The Packaging Pitch: if processed fruit is out, is fresh in?
By Fresh Produce Marketing founder Lisa Cork
Every now and then a gem appears in the Google groups I follow; a blog post or a report so interesting and so compelling, it stops me in my tracks. This month I was sent a copy of Todd Runestad’s New Hope 360 Blog titled “Processed foods are so 20th century”. I strongly encourage you to read it in full here.
For the past 20 years, processed food products have been the nemesis of fresh produce. Engineered in a lab and supported by global multinationals with millions of dollars to spend on creating, packaging and advertizing them, they stole ‘share of stomach’ away from fresh produce with their ease, convenience and shopper-focused approach. Created using artificial ingredients, saturated fats, sugar and other nasties like high fructose corn syrup, they were the antithesis of fresh, but they tasted good, made life easier in the kitchen or on the run and they got traction with consumers who were seeking the value add.
Fast forward 20 years and western consumers, on a diet heavily laden with non-real food, are now fat, sick and wondering where in the heck it all went so horribly wrong. With the recent focus on obesity and the cause and effect of food, consumers are realizing it’s time to change their ways. And they are starting to vote with their feet and with their dollars. As the blog noted, “The Food Marketing Institute conducted a consumer study and found that 55 percent agreed that America’s approach to food production is on the wrong track.” That’s a big number and it has turned the processed food industry on its head.
The blog notes, “Dr. Andrew Weil, MD, summed up the sorry state of affairs vis a vis the modern food system and the modern suite of chronic degenerative diseases by saying, ‘If I could summarize everything I know about nutrition in one sentence, it would be to stop eating refined, processed and manufactured foods. It’s that simple.’” What is to be the replacement for the dietary gap left? “The new mantra is “‘natural nutrient-dense whole foods.’”
I am sure I can hear each of you silently say, “Finally.”
Fresh produce has been waiting decades for the ‘share of stomach’ competitive threat to reduce. We’ve been waiting for consumers to finally understand our mantra, “fresh is best” and actually embrace a diet rich in fruits and vegetables. They didn’t need more proof fruit and veg was healthy – what they needed was confirmation processed foods were really unhealthy. It looks like our moment has arrived.
And while this is no doubt exciting, I challenge you to consider two things.
First, we in fresh produce now have have an amazing opportunity to use the emerging dietary gap to convert consumer interest in ‘natural dense whole foods’ into action; to use this opportunity to drive them to fresh produce. However, we have to realize these consumers are used to having their food needs and wants catered for. To truly capitalize on this opportunity, my advice is you need to rethink your product, branding and category strategy.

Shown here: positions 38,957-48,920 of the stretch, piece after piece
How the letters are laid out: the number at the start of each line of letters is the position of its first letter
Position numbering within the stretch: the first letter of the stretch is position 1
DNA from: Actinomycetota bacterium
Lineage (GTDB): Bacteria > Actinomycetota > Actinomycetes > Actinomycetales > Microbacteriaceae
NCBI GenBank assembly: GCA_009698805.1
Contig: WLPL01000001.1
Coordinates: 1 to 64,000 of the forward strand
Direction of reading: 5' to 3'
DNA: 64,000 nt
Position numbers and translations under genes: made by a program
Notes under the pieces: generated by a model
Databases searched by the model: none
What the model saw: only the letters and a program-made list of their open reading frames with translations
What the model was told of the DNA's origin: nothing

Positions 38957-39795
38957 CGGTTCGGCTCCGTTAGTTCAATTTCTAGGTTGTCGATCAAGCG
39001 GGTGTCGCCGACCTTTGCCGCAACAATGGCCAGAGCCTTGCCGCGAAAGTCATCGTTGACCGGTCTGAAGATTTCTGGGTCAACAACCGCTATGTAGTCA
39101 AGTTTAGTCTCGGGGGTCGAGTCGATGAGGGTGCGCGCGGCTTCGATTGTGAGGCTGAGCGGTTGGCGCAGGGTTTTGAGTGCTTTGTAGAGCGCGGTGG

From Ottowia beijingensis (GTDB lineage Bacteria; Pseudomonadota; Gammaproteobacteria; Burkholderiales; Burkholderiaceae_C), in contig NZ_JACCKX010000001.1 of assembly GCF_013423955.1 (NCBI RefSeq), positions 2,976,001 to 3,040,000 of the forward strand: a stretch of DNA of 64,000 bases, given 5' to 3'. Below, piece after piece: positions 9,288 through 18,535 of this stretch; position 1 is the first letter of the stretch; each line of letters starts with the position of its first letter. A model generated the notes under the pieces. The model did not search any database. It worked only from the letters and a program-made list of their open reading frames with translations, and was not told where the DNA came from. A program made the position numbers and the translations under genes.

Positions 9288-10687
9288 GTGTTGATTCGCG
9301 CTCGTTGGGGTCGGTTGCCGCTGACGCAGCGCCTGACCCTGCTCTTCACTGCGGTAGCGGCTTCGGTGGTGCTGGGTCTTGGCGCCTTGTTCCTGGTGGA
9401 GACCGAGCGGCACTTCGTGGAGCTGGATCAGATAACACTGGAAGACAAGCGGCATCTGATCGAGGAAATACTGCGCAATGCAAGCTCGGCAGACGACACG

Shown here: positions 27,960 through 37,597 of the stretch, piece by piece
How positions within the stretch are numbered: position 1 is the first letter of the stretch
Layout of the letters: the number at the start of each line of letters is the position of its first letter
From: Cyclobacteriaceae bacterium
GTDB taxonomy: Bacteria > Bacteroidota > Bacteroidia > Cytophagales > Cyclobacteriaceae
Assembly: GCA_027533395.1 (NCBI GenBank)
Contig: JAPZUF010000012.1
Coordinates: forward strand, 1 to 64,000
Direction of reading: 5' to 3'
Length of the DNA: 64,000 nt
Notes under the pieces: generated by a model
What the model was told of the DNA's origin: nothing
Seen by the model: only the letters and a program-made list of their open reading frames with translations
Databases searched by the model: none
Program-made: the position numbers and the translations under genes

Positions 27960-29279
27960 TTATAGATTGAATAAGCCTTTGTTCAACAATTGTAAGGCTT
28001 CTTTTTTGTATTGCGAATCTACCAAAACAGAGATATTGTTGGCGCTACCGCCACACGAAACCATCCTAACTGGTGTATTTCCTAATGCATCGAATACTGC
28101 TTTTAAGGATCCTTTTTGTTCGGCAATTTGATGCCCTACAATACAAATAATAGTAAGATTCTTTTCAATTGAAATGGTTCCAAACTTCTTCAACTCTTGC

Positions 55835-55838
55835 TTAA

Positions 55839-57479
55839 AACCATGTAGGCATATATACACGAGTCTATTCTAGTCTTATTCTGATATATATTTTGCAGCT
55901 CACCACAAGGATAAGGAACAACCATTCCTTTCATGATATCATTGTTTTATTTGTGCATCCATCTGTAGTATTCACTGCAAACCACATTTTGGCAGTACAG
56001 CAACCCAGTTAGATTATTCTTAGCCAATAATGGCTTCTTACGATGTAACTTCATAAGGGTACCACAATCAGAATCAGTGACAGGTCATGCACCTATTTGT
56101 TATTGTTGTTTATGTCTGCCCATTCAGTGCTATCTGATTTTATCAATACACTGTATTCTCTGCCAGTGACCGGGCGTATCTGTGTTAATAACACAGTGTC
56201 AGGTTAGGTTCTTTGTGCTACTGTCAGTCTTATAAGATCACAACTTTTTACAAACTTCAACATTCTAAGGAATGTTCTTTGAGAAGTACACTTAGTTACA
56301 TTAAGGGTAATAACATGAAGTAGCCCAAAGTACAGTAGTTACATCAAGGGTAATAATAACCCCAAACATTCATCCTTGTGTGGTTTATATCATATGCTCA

For example, I recently did a brand and category strategy overhaul for a vegetable company in New Zealand. Not only did the barriers to purchase get revealed in the process, but the growers were able to overcome the barriers, which meant they were able to sell more products for more dollars as a result of the strategy overhaul. In times of change, taking a step back and looking at your product, brand and category with fresh eyes can have real value.
Second, we would be naïve if we believed multinational processors will give up their products’ role in the diet without a fight. So the question is what will their future strategy look like? Will they continue to reformulate (the process has already started as this photo shows) and thereby be able to claim the new version is fresh, healthy and naturally nutrient dense? Will they invest in fresh? Is it possible we might see a Kraft or a Conagra investing in farms and in fresh food production in order to maintain their brand?
Why do we care? Reformulating will bring a new round of competitive “healthy”products to the table. And these new, fresh, healthy and nutrient dense products will have squillions of marketing dollars behind them. They will shout from the rooftops about their reinvention as a corporate responsible for feeding the world and their PR machines will work overtime to ensure consumers believe they are doing it for the good of the nation. The gap, that was temporarily available, will close and we will once again be left competing, underfunded, for share of stomach.
For the fresh produce industry, we have never had a better time to reinvent ourselves and how we present our truly ‘natural nutrient-dense whole foods’ to the masses. It could be there is share of stomach there for the taking if we respond quickly enough to the opportunity.